- Vision therapy: Vision therapy is a non-surgical treatment option that can help improve visual skills, such as eye tracking, focusing, and teaming. This type of therapy may be recommended for children with amblyopia or other conditions that affect their visual development.
- Surgery: In some cases, surgery may be necessary to correct vision problems or to treat conditions such as strabismus or cataracts.
Early detection and treatment of visual problems in children can help prevent more serious vision problems later in life and improve a child’s overall quality of life.
Vision Field Testing
Vision field testing is a diagnostic procedure that assesses the extent and quality of an individual’s visual field. This test measures the entire area of vision that a person can see while keeping their head and eyes fixed in one position. Vision field testing is often performed to diagnose and monitor conditions that affect the visual field, such as glaucoma, optic neuritis, and brain tumors. It can also be used to assess the extent of damage caused by a stroke or head injury.
During vision field testing, the individual is asked to focus on a central point while small flashes of light are presented at various locations around the central point. The individual responds by indicating when they see each flash of light. Vision field testing is a safe and non-invasive procedure that provides valuable information about an individual’s visual field. It can help diagnose and monitor a range of eye and neurological conditions and provide important information for surgical planning.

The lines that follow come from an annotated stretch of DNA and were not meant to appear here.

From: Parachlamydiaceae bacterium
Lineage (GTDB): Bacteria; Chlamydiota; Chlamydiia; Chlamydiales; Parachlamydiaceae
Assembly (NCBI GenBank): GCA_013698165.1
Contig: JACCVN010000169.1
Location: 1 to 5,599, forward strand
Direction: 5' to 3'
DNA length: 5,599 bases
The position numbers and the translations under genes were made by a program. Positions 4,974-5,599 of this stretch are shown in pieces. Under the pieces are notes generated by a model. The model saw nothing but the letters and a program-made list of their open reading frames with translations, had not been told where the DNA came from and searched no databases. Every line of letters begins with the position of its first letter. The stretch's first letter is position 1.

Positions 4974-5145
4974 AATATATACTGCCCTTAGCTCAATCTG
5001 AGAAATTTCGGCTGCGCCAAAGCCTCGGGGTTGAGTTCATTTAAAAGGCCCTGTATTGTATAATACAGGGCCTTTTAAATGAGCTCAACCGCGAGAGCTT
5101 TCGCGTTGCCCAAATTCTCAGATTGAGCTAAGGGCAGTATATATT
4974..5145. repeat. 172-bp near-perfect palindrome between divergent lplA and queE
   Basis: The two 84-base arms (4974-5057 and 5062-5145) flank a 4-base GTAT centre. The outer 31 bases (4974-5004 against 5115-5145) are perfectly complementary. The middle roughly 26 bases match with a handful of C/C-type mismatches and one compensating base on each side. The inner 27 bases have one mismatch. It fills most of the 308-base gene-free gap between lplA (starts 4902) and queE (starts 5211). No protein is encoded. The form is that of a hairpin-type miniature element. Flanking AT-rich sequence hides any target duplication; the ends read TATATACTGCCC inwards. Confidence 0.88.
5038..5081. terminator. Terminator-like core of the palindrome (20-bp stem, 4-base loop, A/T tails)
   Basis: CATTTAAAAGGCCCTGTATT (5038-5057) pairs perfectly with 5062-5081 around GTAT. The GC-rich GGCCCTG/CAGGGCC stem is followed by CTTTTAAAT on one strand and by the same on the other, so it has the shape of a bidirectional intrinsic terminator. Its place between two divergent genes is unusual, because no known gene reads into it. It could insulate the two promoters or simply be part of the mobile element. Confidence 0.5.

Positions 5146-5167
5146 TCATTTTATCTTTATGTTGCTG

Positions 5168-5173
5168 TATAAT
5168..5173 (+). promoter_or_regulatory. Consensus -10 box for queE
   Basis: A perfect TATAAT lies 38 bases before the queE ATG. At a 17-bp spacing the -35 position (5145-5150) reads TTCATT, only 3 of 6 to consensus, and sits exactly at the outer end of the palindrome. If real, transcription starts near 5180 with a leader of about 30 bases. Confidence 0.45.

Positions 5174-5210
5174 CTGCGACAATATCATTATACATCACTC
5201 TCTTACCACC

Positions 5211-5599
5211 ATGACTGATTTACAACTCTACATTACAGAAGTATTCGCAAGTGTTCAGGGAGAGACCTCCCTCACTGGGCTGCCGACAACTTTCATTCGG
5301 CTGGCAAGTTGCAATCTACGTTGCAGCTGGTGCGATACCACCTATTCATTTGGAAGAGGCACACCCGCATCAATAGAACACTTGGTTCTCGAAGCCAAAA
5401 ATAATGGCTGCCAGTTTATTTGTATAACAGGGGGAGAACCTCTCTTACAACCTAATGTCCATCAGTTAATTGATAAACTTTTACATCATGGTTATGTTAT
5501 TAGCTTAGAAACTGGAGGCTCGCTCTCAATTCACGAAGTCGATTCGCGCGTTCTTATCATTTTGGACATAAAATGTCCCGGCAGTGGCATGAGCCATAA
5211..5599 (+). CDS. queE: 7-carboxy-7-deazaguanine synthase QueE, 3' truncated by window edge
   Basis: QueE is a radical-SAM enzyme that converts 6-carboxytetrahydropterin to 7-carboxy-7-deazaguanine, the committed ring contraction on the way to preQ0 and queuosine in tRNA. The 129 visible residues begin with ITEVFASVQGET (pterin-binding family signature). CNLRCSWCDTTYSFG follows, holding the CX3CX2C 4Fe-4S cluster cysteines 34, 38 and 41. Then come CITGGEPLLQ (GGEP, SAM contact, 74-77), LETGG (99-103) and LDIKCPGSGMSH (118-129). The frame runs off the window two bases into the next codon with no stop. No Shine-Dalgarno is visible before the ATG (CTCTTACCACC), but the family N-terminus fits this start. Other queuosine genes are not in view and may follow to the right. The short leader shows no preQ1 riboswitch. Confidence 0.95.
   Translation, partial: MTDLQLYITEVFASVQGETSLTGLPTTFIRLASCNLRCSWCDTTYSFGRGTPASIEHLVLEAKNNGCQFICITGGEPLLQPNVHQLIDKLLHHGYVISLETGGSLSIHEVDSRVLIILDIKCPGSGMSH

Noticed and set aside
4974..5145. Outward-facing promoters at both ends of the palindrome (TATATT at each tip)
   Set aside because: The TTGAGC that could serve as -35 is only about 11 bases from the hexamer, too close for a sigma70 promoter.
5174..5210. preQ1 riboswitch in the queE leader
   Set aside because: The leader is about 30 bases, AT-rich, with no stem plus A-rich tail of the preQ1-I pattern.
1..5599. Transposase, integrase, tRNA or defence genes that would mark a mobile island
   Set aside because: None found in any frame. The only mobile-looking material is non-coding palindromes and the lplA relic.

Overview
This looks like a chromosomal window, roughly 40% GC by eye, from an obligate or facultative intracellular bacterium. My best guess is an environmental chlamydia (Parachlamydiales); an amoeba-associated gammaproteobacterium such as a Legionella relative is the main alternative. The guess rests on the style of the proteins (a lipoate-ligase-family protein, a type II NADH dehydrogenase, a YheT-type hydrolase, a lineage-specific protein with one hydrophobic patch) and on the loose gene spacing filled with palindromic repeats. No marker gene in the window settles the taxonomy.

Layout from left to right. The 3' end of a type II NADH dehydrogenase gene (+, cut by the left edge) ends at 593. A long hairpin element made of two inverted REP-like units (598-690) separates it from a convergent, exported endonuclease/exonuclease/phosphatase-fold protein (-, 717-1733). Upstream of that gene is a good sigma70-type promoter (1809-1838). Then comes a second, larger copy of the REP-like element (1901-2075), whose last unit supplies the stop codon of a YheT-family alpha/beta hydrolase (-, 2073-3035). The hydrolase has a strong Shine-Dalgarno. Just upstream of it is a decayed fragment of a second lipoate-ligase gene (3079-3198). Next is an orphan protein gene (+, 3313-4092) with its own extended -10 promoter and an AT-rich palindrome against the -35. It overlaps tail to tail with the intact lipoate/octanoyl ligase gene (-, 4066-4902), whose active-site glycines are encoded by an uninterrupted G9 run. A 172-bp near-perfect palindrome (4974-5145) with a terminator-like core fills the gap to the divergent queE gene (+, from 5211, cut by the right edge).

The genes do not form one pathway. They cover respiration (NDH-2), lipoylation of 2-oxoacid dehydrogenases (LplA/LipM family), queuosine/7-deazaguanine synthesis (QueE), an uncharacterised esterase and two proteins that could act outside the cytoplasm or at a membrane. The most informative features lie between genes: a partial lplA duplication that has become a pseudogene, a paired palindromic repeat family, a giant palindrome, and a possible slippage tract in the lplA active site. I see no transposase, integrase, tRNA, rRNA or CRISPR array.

Visual Field Testing
Visual field testing is a diagnostic procedure that measures the range of vision that an individual can perceive without moving their eyes. This type of testing can detect a range of visual impairments, including blind spots and reduced peripheral vision. Visual field testing is typically performed by an ophthalmologist or optometrist and can be conducted using a variety of methods, including manual testing with the patient’s response to light stimuli, as well as computerized tests that measure the patient’s visual response time and accuracy.
Visual field testing can help diagnose a range of visual impairments, including glaucoma, macular degeneration, and other optic nerve and retinal disorders. It is a safe and non-invasive procedure that provides valuable information for diagnosing and treating visual impairments.